of vice-president of some eminent agricultural so- 
ciety, and to have transacted all the business 
thereof under the auspices of some noble duke or 
lord, who, as the matter might happen, either 
knew, or did not know, the difference betwixt a 
horse and a cart, and a cart-horse. He could not 
have missed such preferment, for he was exceed- 
dingly learned in all those particulars, which /being 
of no consequence in actual practice, go of course 
a great way to constitute the character of a con- 
noisseur in any art, but especially in agriculture. 


But, alas ! Triptolemus Yellowley had, as we al- 
ready have hinted, come into the world at least a 
century too soon ; for, instead of sitting in an arm- 
chair, with a hammer in his hand, and a bumper 
of port before him, giving forth the toast, — " To 
breeding, in all its branches," his father planted 
him betwixt the stilts of a plough, and invited him 
to guide the oxen, on whose beauties he would, in 
our day, have descanted, and whose rumps he 
would not have goaded, but have carved. Old 
Jasper complained, that although no one talked 
so well of common and several, wheat and rape, 
fallow and lea, as his learned son, (whom he al- 
ways called Tolimus,) yet, " dang it," added the 
Seneca, " nought thrives wi' un — nought thrives 
wi' un." It was still worse, when Jasper, beco- 
ming frail and ancient, was obliged, as happened 
in the course of a few years, gradually to yield up 
the reins of government to the academical neo- 

As if Nature had meant him a spite, he had 
got one of the dourest and most untractable farms 
on the Mearns, to try conclusions withal, a place 
which seemed to yield every thing but what the 

VOL. I. F 


agriculturist wanted ; for there were plenty of 
thistles, which indicates dry land ; and store of 
fern, which is said to intimate deep land; and 
nettles, which shew where lime hath been applied; 
and deep furrows in the most unlikely spots, which 
intimated that it had been cultivated in former 
days by the Peghts, as popular tradition bore. 
There was also plenty of stones to keep the ground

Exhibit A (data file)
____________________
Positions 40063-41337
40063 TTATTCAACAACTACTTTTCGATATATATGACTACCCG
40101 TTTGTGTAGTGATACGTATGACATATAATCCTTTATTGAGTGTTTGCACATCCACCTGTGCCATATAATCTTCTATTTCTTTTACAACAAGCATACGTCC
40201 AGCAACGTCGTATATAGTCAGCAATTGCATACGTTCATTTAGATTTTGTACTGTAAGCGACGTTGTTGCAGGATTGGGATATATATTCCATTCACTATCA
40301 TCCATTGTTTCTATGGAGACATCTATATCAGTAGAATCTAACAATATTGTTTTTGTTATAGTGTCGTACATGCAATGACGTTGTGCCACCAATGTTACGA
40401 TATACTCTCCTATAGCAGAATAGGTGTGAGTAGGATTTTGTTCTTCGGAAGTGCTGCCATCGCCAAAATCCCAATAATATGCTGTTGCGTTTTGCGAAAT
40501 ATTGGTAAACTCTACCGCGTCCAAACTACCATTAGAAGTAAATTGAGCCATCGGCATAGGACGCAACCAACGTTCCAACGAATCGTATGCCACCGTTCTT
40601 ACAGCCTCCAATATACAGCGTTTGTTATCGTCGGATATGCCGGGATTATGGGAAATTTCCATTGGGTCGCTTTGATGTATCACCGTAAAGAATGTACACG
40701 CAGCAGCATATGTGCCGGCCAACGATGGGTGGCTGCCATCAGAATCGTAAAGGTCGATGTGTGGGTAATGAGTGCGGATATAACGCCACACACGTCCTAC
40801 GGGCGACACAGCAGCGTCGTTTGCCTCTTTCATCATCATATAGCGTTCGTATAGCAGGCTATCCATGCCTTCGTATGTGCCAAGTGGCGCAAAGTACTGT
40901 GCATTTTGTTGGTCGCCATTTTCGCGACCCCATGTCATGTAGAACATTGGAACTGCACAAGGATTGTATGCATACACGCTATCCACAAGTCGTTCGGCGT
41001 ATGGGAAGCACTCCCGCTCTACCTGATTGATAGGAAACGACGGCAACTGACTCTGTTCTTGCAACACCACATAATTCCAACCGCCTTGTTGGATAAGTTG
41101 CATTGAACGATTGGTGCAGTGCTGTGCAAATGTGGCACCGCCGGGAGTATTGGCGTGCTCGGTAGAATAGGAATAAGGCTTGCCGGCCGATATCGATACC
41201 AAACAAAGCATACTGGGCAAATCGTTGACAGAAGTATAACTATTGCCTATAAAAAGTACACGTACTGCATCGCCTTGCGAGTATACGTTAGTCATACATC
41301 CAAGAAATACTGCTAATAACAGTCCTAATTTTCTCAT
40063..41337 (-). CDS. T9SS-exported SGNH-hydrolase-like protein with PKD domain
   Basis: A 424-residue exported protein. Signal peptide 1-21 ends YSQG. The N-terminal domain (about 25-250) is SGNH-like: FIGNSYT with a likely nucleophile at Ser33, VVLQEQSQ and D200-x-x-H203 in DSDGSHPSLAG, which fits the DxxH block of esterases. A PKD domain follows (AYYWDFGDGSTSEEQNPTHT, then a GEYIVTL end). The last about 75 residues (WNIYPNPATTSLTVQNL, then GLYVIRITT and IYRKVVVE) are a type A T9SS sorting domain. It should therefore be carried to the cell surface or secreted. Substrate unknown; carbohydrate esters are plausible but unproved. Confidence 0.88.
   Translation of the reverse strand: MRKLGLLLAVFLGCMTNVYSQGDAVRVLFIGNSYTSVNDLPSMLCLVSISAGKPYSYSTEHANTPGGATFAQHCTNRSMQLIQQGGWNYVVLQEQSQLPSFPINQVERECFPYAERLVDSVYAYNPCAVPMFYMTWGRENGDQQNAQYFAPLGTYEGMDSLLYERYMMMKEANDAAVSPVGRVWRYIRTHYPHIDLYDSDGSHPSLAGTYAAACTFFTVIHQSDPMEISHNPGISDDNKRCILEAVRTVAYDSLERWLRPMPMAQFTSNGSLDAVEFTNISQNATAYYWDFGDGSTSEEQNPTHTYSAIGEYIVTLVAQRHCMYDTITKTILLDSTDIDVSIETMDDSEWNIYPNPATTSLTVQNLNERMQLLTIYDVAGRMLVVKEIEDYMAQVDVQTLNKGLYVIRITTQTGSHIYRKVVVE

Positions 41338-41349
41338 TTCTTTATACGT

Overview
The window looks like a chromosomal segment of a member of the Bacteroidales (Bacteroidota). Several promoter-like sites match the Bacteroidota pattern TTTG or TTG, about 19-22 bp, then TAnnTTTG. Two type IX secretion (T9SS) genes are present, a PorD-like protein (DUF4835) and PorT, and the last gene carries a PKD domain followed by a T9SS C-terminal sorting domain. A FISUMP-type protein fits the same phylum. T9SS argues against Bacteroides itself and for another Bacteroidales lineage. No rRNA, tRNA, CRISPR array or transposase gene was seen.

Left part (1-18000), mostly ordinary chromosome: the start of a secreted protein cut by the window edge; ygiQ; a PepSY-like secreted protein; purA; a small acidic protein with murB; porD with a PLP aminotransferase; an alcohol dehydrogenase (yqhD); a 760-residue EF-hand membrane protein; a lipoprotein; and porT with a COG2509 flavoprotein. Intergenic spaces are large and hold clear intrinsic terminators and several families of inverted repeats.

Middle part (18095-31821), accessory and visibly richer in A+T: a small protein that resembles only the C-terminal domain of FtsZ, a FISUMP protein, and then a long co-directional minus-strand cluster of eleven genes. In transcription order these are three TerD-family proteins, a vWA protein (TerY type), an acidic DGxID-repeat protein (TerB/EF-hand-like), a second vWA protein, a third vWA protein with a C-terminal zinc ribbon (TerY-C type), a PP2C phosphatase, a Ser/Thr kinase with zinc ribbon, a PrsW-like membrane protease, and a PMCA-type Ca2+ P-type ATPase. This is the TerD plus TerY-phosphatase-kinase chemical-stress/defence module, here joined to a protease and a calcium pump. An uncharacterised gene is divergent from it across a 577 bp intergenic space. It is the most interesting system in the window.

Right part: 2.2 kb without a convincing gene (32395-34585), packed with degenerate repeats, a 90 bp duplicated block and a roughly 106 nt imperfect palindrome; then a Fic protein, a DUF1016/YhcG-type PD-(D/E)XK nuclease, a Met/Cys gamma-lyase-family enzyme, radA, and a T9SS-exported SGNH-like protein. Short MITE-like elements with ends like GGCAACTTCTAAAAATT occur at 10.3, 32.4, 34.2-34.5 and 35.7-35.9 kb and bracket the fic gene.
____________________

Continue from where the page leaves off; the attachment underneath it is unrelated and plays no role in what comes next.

warm, according to the creed of some farmers, and 
great abundance of springs to render it cool and 
sappy, according to the theory of others. It was 
in vain that, acting alternately on these opinions, 
poor Triptolemus endeavoured to avail himself of 
the supposed capabilities of the soil. No kind of 
butter that might be churned could be made to 
stick upon his own bread, any more than on that 
of poor Tusser, whose Hundred Points of Good 
Husbandry, so useful to others of his day, were 
never to himself worth as many pennies. 

In fact, excepting an hundred acres of infield, 
to which old Jasper had early seen the necessity 
of limiting his labours, there was not a corner of 
the farm fit for any thing but to break plough- 
graith, and kill cattle. And then, as for the part 


which was really tilled with some profit, the ex- 
pence of the farming establishment of Triptole- 
mus, and his disposition to experiment, soon got 
rid of any good arising from the cultivation of it. 
" The carles and the cart-avers," he confessed, 
with a sigh, speaking of his farm-servants and 
horses, " make it all, and the carles and cart-avers 
eat it all ;" a conclusion which might sum up the 
year-book of many a gentleman-farmer. 

Matters would have soon been brought to a 
close with Triptolemus in the present day. He 
would have got a bank-credit, manoeuvred with 
wind-bills, dashed out upon a large scale, and 
soon have seen his crop and stock sequestrated 
by the Sheriff; but in those days a man could 
not ruin himself so easily. The whole Scottish 
tenantry stood upon the same level flat of pover- 
ty, so that it was extremely difficult to find any 
vantage ground, by climbing up to which a man 
might have an opportunity of actually breaking 
his neck with some eclat. They were pretty much 
in the situation of people, who, being totally with- 
out credit, may indeed suffer from indigence, but 


cannot possibly become bankrupt. Besides, not- 
withstanding the failure of Triptolemus's pro- 
jects, there was to be balanced against the expen-